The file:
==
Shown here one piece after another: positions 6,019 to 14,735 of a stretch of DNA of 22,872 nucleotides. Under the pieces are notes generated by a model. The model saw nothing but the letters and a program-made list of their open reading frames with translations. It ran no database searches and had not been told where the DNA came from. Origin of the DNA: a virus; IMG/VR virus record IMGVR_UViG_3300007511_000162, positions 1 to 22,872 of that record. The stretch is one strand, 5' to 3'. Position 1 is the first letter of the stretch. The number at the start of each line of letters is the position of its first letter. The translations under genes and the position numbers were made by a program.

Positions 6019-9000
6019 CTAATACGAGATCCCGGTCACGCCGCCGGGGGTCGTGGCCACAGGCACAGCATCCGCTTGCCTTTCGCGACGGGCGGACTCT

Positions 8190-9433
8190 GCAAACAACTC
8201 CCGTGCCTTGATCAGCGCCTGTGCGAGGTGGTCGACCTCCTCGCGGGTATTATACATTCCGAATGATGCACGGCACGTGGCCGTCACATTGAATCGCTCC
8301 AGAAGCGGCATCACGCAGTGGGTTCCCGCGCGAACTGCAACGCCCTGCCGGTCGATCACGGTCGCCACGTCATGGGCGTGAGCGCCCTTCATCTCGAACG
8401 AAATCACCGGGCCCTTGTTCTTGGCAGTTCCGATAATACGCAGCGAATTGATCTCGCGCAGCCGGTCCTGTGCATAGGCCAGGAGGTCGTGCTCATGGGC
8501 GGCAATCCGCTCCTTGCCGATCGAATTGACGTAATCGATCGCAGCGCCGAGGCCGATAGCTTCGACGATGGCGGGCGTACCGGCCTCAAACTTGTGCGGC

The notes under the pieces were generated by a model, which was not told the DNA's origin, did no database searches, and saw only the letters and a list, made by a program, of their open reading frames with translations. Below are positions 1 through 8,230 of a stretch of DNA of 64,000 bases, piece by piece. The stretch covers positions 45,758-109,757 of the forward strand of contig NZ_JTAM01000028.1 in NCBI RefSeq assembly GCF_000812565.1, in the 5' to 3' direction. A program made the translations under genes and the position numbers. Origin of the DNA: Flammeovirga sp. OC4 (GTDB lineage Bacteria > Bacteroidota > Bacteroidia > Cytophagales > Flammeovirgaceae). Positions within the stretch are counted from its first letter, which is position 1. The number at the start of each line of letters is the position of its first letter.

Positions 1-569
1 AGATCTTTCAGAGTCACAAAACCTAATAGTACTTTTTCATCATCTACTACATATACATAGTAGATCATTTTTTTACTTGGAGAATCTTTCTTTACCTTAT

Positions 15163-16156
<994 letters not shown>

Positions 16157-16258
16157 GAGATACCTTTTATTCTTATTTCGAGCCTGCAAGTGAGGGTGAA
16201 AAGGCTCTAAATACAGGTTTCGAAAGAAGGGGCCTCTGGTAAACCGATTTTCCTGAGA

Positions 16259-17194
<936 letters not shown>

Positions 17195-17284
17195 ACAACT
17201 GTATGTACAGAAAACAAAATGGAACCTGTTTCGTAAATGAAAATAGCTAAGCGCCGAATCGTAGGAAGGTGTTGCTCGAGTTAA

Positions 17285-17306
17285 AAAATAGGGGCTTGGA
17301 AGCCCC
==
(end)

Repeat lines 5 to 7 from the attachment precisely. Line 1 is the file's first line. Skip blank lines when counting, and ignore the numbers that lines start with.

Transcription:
8190 GCAAACAACTC
8201 CCGTGCCTTGATCAGCGCCTGTGCGAGGTGGTCGACCTCCTCGCGGGTATTATACATTCCGAATGATGCACGGCACGTGGCCGTCACATTGAATCGCTCC
8301 AGAAGCGGCATCACGCAGTGGGTTCCCGCGCGAACTGCAACGCCCTGCCGGTCGATCACGGTCGCCACGTCATGGGCGTGAGCGCCCTTCATCTCGAACG